This is something I’ve been thinking about lately – “the benefits of trial and error” or “making mistakes” and how creating opportunities to fail can actually lead to longer-term success.
I have two college-aged sons and you are going to think I’m crazy, but I love to hear when things “go wrong.”
It’s not that I have any ill-will against my kids – I just find that they learn a lot more when things don’t work out so well the first time around.
And when things are too easy there is typically no value to the lesson at all.
Here’s a recent example:
My son takes the Amtrak train to come home during his college breaks.
Freshman year, taking the NJ transit train to Newark Penn Station, waiting until his train was posted on the info board 10 minutes before departure, finding the right track, and then getting on a train without a “destination label” saying where it was going, was all a brand new experience for him.
However after a few times the journey became routine. As he would say,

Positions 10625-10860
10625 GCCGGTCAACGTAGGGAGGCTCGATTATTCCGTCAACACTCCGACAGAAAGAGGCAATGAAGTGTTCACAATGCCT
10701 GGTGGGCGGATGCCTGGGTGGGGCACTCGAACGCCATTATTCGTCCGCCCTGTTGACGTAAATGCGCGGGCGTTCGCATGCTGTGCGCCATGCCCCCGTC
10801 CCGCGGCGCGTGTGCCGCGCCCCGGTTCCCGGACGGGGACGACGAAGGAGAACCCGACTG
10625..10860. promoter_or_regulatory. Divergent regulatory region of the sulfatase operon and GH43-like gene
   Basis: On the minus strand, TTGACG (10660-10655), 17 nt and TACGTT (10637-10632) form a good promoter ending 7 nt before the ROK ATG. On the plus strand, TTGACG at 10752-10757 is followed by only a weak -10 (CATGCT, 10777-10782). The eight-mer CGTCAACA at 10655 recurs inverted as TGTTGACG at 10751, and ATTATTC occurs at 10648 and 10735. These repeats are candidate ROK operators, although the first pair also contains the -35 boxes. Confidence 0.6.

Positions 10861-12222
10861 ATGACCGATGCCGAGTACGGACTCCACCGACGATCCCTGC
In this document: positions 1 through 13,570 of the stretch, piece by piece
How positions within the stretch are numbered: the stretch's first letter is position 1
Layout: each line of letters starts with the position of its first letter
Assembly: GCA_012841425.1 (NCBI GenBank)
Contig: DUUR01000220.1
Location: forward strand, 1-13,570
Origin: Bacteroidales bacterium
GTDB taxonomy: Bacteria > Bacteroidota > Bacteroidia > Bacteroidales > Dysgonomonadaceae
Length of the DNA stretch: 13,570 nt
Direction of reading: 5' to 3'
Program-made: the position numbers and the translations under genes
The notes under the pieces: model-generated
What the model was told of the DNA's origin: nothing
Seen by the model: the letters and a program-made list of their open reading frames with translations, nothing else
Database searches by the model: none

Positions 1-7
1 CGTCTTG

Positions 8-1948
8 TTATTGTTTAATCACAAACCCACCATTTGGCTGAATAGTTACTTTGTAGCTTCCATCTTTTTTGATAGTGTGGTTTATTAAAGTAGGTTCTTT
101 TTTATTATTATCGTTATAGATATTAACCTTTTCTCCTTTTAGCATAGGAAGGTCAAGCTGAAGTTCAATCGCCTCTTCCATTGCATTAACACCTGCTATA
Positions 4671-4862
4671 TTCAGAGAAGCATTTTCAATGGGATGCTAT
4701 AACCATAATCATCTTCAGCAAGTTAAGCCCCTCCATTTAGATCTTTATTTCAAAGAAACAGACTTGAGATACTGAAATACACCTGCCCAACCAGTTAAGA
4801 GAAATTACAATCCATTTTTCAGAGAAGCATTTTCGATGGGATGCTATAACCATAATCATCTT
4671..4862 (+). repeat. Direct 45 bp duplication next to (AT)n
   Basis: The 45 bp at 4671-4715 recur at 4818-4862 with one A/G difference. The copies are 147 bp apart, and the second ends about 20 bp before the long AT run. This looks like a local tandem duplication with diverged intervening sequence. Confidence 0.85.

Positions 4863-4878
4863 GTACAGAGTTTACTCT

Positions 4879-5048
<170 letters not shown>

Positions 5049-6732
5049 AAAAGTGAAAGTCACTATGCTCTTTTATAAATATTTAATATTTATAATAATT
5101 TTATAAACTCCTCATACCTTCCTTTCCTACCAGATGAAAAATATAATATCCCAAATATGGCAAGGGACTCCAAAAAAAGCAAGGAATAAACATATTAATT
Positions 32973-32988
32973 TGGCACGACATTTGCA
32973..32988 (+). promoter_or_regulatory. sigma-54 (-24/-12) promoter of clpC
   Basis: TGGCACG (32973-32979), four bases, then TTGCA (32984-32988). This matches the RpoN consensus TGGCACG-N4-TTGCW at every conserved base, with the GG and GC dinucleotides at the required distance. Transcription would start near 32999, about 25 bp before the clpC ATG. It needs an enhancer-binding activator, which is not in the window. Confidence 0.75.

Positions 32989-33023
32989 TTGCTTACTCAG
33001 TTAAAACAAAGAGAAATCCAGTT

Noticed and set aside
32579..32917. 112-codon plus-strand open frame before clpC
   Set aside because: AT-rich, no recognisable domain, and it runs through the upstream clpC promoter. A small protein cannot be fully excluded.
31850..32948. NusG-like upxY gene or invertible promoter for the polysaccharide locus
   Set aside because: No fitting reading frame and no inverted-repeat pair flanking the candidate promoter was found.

“The train to Boston comes on Track 2
at the scheduled time and you just hop on.”
And that was true until that one time they changed the track and he didn’t double check.
The train came at or around the appointed time, but being at the wrong track he hopped on…the wrong train.
There were so many monumental growth lessons that came out of that day (amazingly he even didn’t tell us anything until he got home!), but if I had to pick one overarching life lesson it would be:
Thinking before you “leap”
can save a lot of time, energy and stress.
Now the truth is, I am sure that I have given him that advice at some point in his 18+ years….but there is much to be said for first-hand experience to really drive a message home!
When’s the last time you’ve given yourself, your kids or your employees the opportunity to fail or make a mistake?
How can you create opportunities to fail and would you ever do that?
Does making a mistake always represent something negative to you?
How do you react when something goes wrong?
Are you missing out on some good learning opportunities?
My Advice: Shake things up a little bit, try some new things and take a little risk – you never know what you might learn!